Now, measuring the water gram to gram, sticking to the ratio and being so precise wasn’t isn’t necessary at all. This, in fact, defeats the purpose of such a product (something I’ll talk about in the latter part of this review). The only reason I did it was for the sake of taste assessment. For racking it against other coffees, in terms of taste.
Here I brewed using the French Press ratio of 1:15. I will talk about the French Press bit in a bit. This ratio gave me a total of 210 grams. The immersion time was 4 minutes, just like the French Press.
Again, being this precise isn’t as necessary. Eyeballing and guessing the amount of water and brew time should give you good-enough results.
Taste Test and Results
The taste was surprisingly good for pre-packed and pre-ground coffee. The packets said that both the blends were medium roasts and the intensity was the same, 3 out of 5. But clearly, the organic blend was more intense. In fact, it seemed to me that they were dark roasted coffees. They lacked the slight fruitiness and acidity of medium roasts.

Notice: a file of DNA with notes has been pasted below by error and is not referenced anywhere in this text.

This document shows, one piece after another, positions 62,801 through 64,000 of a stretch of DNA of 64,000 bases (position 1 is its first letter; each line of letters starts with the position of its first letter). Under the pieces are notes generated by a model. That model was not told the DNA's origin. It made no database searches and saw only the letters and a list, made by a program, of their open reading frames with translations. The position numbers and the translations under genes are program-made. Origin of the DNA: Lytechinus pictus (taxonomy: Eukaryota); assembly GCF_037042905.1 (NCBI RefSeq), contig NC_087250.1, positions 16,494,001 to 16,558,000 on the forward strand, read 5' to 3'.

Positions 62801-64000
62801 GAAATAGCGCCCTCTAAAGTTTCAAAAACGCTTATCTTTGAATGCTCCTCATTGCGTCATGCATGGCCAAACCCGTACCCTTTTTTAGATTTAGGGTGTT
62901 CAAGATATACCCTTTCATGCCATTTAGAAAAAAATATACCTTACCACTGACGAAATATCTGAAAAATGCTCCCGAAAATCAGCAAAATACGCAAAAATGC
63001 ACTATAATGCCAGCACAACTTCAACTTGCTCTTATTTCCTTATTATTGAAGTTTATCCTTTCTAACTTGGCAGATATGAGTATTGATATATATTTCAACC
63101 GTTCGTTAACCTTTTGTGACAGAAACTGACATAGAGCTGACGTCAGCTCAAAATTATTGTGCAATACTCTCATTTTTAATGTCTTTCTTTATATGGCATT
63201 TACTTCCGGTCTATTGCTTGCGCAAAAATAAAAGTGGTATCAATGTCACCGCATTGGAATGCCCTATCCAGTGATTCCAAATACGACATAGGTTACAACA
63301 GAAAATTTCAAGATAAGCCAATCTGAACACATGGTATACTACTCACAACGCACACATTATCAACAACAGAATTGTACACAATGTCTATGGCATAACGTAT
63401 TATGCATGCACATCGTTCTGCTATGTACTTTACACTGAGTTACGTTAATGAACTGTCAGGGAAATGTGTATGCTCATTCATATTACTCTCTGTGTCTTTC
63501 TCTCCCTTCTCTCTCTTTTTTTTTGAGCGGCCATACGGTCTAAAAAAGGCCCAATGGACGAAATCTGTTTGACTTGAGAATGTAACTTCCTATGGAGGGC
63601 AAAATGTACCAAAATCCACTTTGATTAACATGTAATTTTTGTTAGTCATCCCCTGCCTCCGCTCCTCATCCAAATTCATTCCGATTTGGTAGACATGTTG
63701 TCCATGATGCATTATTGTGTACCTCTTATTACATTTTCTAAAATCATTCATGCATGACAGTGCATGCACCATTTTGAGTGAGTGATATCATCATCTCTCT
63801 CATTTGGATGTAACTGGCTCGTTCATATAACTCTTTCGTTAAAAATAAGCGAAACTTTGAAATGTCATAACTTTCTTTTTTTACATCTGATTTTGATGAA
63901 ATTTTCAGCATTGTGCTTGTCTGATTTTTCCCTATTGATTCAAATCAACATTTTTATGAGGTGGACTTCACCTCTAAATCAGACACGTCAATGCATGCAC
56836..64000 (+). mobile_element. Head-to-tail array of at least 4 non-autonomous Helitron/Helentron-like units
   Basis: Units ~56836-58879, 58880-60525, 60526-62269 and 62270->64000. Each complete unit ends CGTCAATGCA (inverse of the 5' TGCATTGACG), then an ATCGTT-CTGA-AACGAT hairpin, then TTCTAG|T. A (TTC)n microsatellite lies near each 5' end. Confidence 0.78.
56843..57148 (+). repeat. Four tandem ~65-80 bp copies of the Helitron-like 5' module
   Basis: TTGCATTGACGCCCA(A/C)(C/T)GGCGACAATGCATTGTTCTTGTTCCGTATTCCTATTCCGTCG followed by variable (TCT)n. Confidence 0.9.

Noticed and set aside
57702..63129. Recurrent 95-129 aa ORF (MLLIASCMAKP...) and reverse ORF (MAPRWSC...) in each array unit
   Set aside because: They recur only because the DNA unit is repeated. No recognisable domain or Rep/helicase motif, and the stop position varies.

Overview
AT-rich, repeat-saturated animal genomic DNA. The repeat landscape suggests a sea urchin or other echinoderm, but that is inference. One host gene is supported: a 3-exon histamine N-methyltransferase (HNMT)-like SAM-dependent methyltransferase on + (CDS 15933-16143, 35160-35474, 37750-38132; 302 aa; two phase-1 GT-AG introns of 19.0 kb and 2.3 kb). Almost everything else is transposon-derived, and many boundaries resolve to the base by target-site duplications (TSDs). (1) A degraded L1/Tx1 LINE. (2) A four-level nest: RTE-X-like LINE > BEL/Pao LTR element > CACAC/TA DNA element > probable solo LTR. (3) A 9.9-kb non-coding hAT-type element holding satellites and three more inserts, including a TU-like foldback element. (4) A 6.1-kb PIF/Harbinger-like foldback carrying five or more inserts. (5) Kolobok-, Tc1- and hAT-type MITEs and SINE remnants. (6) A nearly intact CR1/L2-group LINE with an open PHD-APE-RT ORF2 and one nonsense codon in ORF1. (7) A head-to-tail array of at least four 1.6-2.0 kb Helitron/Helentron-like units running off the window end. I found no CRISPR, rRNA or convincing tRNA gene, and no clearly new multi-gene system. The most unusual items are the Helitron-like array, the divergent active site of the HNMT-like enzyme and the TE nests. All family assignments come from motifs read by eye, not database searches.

I liked the master blend more. It was more pleasant to drink. The taste was very balanced and traditional. Something the Indian market would highly appreciate. The creamer partnered with the coffee profile very well. I even made my family taste it, who clearly preferred it with the creamer.
The caveat though, is that the coffee didn’t extract evenly throughout. This is because of the design of these pour-over bags. There was definitely channelling and dry spots. Now, this problem is not unique to Beanly. It persists with the whole industry since everybody uses this same design. The bottom flaps were the key problem areas.